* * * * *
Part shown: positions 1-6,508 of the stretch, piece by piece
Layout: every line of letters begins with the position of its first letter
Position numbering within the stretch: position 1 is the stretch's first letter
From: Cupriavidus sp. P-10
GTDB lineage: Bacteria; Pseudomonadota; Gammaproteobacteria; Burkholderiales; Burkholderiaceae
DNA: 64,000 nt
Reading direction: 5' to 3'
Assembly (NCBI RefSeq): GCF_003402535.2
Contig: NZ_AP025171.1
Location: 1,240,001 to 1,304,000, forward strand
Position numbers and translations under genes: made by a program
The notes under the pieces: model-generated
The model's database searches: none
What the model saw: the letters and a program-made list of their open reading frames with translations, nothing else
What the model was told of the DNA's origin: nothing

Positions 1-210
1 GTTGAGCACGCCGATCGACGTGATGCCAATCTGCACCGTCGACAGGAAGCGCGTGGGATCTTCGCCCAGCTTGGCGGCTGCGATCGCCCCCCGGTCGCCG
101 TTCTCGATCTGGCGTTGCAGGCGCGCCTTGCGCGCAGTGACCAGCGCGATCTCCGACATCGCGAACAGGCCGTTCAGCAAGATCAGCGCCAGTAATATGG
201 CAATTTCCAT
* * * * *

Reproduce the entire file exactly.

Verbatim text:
Part shown: positions 1-6,508 of the stretch, piece by piece
Layout: every line of letters begins with the position of its first letter
Position numbering within the stretch: position 1 is the stretch's first letter
From: Cupriavidus sp. P-10
GTDB lineage: Bacteria; Pseudomonadota; Gammaproteobacteria; Burkholderiales; Burkholderiaceae
DNA: 64,000 nt
Reading direction: 5' to 3'
Assembly (NCBI RefSeq): GCF_003402535.2
Contig: NZ_AP025171.1
Location: 1,240,001 to 1,304,000, forward strand
Position numbers and translations under genes: made by a program
The notes under the pieces: model-generated
The model's database searches: none
What the model saw: the letters and a program-made list of their open reading frames with translations, nothing else
What the model was told of the DNA's origin: nothing

Positions 1-210
1 GTTGAGCACGCCGATCGACGTGATGCCAATCTGCACCGTCGACAGGAAGCGCGTGGGATCTTCGCCCAGCTTGGCGGCTGCGATCGCCCCCCGGTCGCCG
101 TTCTCGATCTGGCGTTGCAGGCGCGCCTTGCGCGCAGTGACCAGCGCGATCTCCGACATCGCGAACAGGCCGTTCAGCAAGATCAGCGCCAGTAATATGG
201 CAATTTCCAT